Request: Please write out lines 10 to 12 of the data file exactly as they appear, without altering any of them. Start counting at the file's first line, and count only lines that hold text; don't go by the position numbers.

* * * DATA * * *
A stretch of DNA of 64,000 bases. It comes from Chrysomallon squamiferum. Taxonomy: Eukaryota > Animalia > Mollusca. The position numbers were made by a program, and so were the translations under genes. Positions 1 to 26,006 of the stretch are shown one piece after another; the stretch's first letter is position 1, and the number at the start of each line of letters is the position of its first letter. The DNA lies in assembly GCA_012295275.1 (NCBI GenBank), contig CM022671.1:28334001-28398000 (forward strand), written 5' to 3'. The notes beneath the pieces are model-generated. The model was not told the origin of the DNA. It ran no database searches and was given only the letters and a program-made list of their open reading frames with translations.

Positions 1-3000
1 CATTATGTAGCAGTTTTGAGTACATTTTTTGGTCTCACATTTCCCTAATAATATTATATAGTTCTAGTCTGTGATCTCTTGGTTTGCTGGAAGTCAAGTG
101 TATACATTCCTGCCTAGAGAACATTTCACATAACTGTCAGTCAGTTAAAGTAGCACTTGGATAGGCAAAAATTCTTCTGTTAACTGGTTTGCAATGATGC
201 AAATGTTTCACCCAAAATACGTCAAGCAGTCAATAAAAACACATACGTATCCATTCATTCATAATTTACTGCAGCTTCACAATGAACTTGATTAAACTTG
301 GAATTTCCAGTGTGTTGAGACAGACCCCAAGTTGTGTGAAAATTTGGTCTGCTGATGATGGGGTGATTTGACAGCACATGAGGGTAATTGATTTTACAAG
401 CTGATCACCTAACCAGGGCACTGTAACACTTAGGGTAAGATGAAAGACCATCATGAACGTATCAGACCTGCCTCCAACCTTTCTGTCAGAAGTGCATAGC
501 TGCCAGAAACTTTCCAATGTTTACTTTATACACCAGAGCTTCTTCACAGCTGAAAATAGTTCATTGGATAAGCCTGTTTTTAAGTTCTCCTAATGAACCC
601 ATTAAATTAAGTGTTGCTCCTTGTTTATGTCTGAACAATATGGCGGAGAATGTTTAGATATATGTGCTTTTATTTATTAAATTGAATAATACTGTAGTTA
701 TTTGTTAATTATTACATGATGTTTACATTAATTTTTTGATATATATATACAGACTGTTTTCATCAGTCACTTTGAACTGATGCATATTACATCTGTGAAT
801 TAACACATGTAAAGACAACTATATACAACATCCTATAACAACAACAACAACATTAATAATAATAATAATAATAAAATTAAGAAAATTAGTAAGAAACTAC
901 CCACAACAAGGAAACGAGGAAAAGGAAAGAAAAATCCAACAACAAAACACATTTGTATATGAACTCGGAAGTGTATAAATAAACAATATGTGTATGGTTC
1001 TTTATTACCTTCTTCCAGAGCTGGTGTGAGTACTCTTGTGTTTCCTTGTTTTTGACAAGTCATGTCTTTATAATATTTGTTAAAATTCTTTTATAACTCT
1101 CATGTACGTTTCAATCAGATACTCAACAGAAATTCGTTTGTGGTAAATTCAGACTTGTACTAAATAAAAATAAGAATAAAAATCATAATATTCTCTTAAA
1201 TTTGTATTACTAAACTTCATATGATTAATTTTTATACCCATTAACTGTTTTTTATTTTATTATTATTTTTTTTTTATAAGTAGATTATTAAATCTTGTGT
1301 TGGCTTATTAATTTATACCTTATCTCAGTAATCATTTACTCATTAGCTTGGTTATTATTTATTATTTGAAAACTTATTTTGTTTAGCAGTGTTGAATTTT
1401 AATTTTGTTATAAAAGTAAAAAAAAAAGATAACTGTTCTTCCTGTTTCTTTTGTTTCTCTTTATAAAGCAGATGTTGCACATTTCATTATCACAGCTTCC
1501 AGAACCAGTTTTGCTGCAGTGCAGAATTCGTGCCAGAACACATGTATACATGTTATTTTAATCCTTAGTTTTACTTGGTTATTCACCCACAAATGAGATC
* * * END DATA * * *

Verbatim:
701 TTTGTTAATTATTACATGATGTTTACATTAATTTTTTGATATATATATACAGACTGTTTTCATCAGTCACTTTGAACTGATGCATATTACATCTGTGAAT
801 TAACACATGTAAAGACAACTATATACAACATCCTATAACAACAACAACAACATTAATAATAATAATAATAATAAAATTAAGAAAATTAGTAAGAAACTAC
901 CCACAACAAGGAAACGAGGAAAAGGAAAGAAAAATCCAACAACAAAACACATTTGTATATGAACTCGGAAGTGTATAAATAAACAATATGTGTATGGTTC